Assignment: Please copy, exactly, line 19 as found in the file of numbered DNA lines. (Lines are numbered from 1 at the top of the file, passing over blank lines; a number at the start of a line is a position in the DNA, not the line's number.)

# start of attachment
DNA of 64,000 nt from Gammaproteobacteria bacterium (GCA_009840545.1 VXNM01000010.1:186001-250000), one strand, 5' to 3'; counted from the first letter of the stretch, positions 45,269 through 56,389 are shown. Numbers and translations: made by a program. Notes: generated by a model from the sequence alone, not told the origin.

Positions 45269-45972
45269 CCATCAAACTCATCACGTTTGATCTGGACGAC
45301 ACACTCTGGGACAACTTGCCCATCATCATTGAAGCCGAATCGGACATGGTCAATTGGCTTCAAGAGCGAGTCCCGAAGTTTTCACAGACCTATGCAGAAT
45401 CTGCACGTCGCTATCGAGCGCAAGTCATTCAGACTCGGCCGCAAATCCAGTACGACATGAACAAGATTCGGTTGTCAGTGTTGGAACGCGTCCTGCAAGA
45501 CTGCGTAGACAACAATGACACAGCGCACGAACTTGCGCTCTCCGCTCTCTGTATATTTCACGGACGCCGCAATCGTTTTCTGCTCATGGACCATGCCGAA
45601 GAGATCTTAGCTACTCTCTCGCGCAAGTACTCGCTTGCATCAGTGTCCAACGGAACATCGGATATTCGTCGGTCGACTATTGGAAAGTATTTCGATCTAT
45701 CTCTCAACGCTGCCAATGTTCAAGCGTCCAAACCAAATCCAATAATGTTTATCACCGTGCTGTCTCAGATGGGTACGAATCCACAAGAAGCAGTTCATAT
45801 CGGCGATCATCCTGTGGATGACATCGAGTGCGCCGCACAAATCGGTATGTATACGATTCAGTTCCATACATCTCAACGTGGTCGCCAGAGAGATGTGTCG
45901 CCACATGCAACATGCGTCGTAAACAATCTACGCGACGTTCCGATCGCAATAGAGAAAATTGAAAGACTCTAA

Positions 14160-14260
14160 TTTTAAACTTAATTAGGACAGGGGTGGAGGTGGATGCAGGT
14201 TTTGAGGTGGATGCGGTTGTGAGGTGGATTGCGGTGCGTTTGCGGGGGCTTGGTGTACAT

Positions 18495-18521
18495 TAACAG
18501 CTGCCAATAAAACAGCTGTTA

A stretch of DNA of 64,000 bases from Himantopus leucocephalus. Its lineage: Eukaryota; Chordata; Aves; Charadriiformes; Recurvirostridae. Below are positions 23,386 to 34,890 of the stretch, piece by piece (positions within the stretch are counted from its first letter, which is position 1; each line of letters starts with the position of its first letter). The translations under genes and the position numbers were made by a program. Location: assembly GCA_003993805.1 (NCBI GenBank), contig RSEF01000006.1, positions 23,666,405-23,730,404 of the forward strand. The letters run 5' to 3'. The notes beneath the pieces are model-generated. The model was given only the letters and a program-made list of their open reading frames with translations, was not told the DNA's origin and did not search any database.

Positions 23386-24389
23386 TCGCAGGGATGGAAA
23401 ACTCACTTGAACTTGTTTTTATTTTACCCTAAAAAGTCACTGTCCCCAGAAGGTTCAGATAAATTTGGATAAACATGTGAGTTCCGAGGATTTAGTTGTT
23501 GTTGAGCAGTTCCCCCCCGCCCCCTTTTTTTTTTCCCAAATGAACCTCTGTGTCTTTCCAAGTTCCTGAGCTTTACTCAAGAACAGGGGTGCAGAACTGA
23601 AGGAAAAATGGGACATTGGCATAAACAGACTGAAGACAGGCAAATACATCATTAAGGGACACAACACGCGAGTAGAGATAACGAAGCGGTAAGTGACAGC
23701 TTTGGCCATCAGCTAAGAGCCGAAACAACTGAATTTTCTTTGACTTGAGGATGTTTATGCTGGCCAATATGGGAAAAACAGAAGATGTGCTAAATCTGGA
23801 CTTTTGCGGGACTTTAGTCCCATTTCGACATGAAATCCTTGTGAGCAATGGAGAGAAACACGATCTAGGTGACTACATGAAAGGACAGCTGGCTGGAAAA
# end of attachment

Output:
23386 TCGCAGGGATGGAAA